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From Michael Stack <st...@duboce.net>
Subject Re: hbase performance period
Date Tue, 04 Nov 2008 07:57:42 GMT
CaiSijie wrote:
> Thank you for your replay.
> My version of HBase is 0.18.0.  Yes, I read data in series.
> But what I see is that reading 1st data cost least time and reading 128th
> data cost most time. It means that time increase from reading 1st to 128th
> data item. Then when reading 129th data item, time becomes less and similar
> as reading 1st data item time. So the period is 128. 128th data, 256th data,
> 384th data... need most time and 1st data, 129th data, 257th data, 385th
> data... need least time.
> I have tested for many times but it always exists this phenomenon. I can be
> sure that the mapfile index interval is 32.
> And what i should say is that every item data is 100 KiloByte.
> I am confused...
Thanks for spending more time on this.

So, what I think is happening is that when you do a get on a key that is 
in the MapFile index, the seek goes directly to the correct offset.  
Otherwise, we seek to an index key that sorts before the asked-for key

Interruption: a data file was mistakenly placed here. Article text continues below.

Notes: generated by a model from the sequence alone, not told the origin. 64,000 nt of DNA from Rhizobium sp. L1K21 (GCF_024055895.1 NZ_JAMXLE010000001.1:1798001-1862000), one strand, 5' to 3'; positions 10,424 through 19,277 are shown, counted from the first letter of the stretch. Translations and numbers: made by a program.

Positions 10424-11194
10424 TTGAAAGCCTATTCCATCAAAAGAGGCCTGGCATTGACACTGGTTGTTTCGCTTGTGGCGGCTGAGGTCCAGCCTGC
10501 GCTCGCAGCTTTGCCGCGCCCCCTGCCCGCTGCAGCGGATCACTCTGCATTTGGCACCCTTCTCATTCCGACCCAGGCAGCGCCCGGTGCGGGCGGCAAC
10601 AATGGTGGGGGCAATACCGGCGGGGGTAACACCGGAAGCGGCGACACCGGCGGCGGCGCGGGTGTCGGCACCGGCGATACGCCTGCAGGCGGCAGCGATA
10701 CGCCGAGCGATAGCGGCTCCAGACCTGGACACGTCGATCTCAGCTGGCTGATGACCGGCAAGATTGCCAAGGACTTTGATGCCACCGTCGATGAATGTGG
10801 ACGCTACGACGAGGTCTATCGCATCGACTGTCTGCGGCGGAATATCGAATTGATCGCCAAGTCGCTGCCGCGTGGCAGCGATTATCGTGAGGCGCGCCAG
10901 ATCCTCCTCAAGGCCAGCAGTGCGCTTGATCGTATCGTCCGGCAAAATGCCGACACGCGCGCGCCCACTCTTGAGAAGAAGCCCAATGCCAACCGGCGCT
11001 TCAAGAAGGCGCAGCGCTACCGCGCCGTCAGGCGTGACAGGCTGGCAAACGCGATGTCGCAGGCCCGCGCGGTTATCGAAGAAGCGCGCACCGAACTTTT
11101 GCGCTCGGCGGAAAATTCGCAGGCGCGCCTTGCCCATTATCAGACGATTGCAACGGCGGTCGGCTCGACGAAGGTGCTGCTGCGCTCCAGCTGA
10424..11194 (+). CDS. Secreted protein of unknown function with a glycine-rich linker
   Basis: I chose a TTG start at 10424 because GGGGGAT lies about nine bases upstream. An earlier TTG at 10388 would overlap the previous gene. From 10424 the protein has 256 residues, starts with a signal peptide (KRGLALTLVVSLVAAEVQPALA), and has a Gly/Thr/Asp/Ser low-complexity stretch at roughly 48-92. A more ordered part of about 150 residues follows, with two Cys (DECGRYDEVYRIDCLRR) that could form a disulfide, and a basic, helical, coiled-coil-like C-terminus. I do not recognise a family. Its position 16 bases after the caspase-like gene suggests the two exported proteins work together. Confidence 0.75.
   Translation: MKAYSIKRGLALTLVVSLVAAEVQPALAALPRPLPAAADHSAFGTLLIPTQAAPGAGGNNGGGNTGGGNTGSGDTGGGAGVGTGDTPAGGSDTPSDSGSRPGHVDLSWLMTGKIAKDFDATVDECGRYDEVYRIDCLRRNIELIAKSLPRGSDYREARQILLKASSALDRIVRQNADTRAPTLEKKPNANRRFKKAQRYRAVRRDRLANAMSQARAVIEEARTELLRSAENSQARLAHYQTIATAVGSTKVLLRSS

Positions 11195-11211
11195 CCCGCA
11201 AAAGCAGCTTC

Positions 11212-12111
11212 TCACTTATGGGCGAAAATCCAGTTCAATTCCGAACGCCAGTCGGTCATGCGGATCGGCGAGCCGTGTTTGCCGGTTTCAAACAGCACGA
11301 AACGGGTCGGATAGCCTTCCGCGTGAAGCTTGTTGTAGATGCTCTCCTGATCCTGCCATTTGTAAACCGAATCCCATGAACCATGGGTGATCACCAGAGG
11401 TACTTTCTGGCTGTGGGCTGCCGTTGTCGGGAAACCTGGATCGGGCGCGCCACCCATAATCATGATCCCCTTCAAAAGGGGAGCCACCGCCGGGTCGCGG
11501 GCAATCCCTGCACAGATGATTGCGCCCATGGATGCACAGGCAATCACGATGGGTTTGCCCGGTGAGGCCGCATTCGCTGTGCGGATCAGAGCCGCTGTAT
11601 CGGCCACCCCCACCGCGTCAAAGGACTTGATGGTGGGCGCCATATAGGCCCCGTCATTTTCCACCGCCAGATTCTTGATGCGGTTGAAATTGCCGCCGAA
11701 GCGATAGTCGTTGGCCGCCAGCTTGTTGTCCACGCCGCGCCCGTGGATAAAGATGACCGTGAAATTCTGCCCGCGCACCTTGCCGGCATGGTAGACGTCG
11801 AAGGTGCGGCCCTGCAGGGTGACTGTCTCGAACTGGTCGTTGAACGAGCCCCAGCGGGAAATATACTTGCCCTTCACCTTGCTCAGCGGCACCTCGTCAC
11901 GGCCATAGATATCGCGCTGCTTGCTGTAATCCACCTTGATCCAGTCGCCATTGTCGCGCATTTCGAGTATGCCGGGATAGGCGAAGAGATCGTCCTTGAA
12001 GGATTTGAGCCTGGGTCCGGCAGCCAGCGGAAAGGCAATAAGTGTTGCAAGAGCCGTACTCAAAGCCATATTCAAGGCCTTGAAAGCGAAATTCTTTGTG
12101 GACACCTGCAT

and then we call the SequenceFile.next until we hit the requested key 
(See around line 432 in this file: *http://tinyurl.com/63ejru*.  The 
core of the hbase get is the getClosest method in Hadoop MapFile which 
calls this internalSeek method).

If the asked-for key is in index, its fastest and gets steadily slower 
as we search forward by next'ing through the data file until we hit the 
next index entry.

Because your values are 100k, the progression is noticeable.

I didn't understand why the interval was 128 rather than 32, but I just 
added logging and see that our attempt at setting it to 32, at least in 
this mapreduce context that I tested in, is broken.  I opened an issue, 
HBASE-981 (Thanks for finding this one).


> Sijie Cai 
> stack-3 wrote:
>> The only thing that comes to mind is that by default in hadoop, the
>> mapfile index interval is 128; every 128th entry in mapfile gets an
>> entry in the mapfile index. Only, in hbase, we change the default
>> interval to be 32. Check to make sure you are picking up
>> hbase.io.index.interval of 32.
>> Otherwise, I'm not sure as to why you would see the below. Are you
>> saying that there is a step every 128 intervals? That the 129th read
>> takes longer than the read at position 1 and that the read at position
>> 257 takes longer than the read at position 129?
>> The fact that it takes increasingly longer as you read from position 0
>> up to 128 makes sense -- if the index interval is every 128 -- because
>> we do serial search forward from the closest index position.
>> What version of hbase are you using?
>> You are doing your reads in series?
>> This is really interesting stuff. Can you dig in some more and try and
>> figure whats going on?
>> Thanks Cai.
>> St.Ack

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